Antibiotic dosage for canine uti
Ciprofloxacin is the antibiotic dosage for canine UTI if your dog or puppy is 28 weeks or older. The dosage is 2.27 mg to 6.8 mg per pound every 12 hours. Ciprofloxacin is a prescription medication that is not FDA-approved for veterinary use. However, it is commonly prescribed by veterinarians for use in dogs and cats.
Follow your veterinarian’s dosage directions and give all the medication until it is completely gone. Symptoms will improve before the medication is gone but continue to give it, otherwise if all the bacteria are not destroyed resistance develops making killing bacteria much more difficult in the future.
You can give your dog antibiotic dosage for canine UTI with or without food, but make sure you give it at the same time each day and make sure your dog has plenty of fresh water. If you miss a dose give it as soon as you remember, but don’t give two doses. In other words if it’s almost time for the next dosage skip the missed dose and give the next scheduled dose.
If your pet is on antacids or sucralfate wait two hours either before or after you give the antibiotic. Also, do not give Ciprofloxacin with vitamin or mineral products. Certain vitamins and minerals will bind to Ciprofloxacin preventing it from being absorbed in the body so the medication will not work as well as it should to kill the bacteria. Separate the dose of ciprofloxacin from any antacid or vitamin dose by at least 2 hours. There are other drugs that may also interact with Ciprofloxacin so check with your vet.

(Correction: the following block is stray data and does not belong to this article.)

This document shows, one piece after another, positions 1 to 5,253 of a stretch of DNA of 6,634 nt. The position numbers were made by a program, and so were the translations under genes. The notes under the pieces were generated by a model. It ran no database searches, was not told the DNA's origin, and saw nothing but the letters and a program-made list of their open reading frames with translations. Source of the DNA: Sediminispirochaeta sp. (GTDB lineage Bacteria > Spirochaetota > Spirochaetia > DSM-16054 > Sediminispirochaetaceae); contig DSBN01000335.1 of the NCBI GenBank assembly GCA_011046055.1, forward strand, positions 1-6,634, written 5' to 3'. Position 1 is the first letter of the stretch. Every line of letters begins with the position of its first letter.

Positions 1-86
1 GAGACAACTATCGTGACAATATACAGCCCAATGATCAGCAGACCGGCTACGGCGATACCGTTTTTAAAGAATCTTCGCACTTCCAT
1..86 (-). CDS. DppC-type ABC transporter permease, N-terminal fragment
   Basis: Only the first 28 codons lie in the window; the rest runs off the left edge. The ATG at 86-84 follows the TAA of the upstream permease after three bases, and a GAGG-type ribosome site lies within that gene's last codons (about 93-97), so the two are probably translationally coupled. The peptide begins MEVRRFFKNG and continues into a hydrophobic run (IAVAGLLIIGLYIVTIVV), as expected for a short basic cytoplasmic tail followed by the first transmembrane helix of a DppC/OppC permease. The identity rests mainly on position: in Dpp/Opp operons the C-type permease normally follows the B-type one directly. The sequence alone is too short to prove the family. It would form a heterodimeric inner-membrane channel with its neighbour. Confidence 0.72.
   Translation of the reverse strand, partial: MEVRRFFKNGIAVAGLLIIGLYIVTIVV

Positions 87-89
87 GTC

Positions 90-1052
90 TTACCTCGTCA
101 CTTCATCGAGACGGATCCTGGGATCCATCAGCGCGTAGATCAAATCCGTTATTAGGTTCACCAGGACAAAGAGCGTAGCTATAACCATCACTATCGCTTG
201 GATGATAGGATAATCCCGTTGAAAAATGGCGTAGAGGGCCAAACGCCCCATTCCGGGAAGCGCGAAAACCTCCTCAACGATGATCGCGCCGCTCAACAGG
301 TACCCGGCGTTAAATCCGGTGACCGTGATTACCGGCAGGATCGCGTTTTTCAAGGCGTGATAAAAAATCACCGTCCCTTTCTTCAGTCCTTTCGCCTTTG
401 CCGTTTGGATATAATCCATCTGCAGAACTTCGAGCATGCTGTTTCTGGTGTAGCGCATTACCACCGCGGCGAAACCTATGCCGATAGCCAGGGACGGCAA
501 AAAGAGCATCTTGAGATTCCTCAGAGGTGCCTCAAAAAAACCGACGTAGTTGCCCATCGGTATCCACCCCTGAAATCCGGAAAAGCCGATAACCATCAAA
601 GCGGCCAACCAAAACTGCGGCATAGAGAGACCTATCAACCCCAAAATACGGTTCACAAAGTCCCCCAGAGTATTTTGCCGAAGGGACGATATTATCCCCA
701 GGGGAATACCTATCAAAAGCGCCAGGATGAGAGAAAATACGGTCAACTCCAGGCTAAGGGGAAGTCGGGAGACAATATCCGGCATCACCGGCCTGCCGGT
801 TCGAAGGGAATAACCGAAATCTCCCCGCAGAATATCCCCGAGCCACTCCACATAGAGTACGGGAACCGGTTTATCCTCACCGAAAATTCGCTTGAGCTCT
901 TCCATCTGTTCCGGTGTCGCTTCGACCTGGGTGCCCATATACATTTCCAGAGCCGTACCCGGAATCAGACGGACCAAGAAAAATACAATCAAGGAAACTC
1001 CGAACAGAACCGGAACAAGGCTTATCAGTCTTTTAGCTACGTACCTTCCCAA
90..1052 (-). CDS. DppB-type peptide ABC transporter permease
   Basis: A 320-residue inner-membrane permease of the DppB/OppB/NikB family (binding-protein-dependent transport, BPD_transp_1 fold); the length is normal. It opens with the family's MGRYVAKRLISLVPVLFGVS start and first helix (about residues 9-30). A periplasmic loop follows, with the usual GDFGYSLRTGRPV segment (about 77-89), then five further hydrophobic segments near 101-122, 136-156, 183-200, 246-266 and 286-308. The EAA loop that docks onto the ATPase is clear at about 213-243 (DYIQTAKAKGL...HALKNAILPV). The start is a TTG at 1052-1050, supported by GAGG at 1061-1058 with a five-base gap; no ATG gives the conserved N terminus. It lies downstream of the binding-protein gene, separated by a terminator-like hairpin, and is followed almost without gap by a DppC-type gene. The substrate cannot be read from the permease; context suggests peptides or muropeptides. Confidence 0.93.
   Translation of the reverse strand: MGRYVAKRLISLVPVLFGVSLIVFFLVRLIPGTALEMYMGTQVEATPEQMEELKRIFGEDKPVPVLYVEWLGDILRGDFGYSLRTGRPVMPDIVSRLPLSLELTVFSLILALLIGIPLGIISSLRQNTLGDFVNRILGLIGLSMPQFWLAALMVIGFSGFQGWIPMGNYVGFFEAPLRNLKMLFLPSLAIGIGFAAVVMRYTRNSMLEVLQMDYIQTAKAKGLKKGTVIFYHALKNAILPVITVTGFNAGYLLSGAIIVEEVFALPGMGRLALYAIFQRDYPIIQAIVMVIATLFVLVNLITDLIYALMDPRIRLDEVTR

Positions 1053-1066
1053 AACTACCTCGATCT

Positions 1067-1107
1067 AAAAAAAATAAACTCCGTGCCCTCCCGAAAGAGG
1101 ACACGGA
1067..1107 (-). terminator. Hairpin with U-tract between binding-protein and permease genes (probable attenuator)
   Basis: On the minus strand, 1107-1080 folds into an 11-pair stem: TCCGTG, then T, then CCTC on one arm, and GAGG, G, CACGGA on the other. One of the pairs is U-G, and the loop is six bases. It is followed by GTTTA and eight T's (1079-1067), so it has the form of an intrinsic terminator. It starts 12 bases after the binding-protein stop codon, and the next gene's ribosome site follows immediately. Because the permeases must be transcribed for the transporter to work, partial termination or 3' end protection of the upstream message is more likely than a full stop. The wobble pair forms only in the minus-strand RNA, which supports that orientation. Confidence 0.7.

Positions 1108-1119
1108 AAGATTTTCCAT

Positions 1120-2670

The side effects and allergic reactions of an antibiotic dosage for canine UTI’s can include difficulty breathing, hives, and swelling of the lips, tongue or face. Stop giving Ciprofloxacin and contact your veterinarian immediately if your pet develops any serious side effects such as seizures or convulsions, confusion, depression, sudden pain, swelling near the joints, nausea, low fever, loss of appetite, dark urine, yellowing of the skin or eyes, diarrhea that is watery or bloody, or urinating more or less than usual. If your pet experiences vomiting, diarrhea, dizziness, drowsiness, blurred vision, joint stiffness, or muscle pain call your vet. Tell your veterinarian if your pet has had epilepsy or seizures, joint problems or kidney disease or if your pet is pregnant or lactating. Amoxicillin is another antibiotic dosage for canine UTI also used to treat various infections caused by bacteria. The standard dose for dogs and cats is 5 to 10mg per pound given by mouth every 12 to 24 hours. The length of treatment depends on the disease and the response to treatment.
If a dog or cat has had a urinary infection the chances are much greater for additional problems, whether from bacteria or stones. The cause can be diet or a hereditary defect. After treatment with antibiotics you may want to consider a preventative herbal remedy for urinary problems that can build up the immune system and help the urinary tract fight off bacteria avoiding expensive treatments.